Currently one in five young drivers will have an accident within six months of passing their test. Novice young drivers are at particular risk because of both their lack of experience (which affects new drivers of all ages to some degree) and the biological and behavioural characteristics of youth.

Professor Stephen Glaister, director of the RAC Foundation, said:

“Whichever way you cut it young drivers pose a significant and disproportionate risk to themselves and to others and it is in rural areas where the casualty rate is highest.

“The government has repeatedly delayed announcing its strategy to help reduce young driver accidents but here is yet another piece of evidence which shows graduated licensing can significantly cut death and injury.

“The irony is that while ministers here prevaricate, action is being taken just across the Irish Sea. Earlier this month a bill was put before the Northern Ireland Assembly which would see the introduction of many of the measures this government has ruled out.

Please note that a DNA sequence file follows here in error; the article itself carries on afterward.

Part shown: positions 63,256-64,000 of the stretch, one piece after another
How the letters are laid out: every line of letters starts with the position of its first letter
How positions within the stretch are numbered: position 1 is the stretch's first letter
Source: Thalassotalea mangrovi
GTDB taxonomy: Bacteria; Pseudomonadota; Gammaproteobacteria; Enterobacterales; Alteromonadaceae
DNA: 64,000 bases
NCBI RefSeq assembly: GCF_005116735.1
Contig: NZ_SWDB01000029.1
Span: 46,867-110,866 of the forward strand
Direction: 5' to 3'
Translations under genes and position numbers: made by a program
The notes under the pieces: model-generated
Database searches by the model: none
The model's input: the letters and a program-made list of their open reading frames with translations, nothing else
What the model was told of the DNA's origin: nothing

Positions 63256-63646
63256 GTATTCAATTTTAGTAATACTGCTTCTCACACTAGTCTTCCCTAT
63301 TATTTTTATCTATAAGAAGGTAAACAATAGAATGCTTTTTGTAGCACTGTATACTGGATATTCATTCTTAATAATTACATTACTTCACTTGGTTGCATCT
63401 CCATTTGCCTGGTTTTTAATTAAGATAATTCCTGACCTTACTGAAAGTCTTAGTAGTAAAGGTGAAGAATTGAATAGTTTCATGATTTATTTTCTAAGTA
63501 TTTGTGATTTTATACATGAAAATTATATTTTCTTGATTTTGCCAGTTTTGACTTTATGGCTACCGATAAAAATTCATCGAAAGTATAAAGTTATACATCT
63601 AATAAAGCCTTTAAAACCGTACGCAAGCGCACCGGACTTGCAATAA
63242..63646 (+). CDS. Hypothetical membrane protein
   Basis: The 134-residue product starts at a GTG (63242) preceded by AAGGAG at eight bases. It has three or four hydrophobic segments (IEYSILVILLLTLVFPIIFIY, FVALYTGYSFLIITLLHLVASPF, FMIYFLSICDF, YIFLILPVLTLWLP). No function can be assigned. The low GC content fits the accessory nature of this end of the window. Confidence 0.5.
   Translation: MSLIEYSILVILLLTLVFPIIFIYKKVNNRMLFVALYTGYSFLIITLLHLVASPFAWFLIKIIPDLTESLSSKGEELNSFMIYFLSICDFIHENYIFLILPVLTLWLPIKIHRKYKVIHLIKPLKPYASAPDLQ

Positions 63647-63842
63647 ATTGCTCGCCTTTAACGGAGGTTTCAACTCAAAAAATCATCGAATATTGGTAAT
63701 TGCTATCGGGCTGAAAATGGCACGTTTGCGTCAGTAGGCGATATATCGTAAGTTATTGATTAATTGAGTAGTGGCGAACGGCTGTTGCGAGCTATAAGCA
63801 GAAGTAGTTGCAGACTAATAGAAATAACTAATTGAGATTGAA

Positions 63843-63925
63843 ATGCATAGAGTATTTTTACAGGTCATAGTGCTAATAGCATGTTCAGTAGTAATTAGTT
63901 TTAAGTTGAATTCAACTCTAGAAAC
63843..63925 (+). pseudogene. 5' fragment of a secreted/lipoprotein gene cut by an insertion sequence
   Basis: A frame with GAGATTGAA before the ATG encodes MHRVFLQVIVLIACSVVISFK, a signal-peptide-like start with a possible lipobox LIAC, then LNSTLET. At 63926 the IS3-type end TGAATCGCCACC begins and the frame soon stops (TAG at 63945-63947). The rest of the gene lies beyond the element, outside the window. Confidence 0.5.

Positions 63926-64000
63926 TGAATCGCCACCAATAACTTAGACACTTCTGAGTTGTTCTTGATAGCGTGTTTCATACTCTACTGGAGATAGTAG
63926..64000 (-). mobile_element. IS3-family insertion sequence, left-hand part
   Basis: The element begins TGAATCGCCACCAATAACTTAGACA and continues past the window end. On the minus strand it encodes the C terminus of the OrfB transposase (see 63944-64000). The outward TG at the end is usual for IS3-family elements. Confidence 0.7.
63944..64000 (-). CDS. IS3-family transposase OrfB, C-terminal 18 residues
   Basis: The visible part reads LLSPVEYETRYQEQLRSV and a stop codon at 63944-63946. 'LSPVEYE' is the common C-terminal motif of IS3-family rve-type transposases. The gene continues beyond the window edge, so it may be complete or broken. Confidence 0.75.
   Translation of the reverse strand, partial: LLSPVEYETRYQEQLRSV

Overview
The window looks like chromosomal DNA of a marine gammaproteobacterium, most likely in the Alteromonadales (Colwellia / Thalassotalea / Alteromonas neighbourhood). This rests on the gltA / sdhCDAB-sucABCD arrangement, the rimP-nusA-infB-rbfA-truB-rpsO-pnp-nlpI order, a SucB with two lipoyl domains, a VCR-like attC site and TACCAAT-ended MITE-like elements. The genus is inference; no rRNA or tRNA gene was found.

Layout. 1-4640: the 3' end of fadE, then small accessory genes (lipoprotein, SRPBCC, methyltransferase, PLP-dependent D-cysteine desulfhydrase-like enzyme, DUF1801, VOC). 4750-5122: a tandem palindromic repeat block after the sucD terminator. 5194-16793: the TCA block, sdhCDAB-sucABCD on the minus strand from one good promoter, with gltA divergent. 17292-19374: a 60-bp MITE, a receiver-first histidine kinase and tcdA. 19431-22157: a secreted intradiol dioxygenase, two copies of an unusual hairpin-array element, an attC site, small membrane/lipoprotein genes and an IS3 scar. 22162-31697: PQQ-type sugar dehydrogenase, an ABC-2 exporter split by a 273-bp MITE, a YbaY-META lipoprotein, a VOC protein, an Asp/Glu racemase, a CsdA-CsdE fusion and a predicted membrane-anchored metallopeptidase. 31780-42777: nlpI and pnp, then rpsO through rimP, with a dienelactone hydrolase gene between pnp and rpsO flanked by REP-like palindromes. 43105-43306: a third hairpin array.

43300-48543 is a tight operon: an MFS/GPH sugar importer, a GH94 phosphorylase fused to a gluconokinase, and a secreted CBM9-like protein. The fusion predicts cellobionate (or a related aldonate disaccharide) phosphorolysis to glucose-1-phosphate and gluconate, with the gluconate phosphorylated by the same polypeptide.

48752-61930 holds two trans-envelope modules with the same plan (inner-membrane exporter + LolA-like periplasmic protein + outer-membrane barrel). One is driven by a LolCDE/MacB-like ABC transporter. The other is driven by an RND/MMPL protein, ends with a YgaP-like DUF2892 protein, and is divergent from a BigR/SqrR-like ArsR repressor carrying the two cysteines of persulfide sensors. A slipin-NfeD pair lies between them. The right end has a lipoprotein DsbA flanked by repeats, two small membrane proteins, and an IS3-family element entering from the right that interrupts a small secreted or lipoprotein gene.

“We should all have an interest in preserving young drivers’ lives rather than exposing them to undue risk at the stage of their driving careers where they are most vulnerable. This is about ensuring their long term safety and mobility. Not curtailing it. ” 

ENDS

Contacts:

RAC Foundation:

Philip Gomm – Head of External Communications

Philip.gomm@racfoundation.org | 020 7747 3445 | 07711 776448 | 020 7389 0601 (ISDN)

Notes to editors:

The RAC Foundation is a transport policy and research organisation that explores the economic, mobility, safety and environmental issues relating to roads and their users. The Foundation publishes independent and authoritative research with which it promotes informed debate and advocates policy in the interest of the responsible motorist.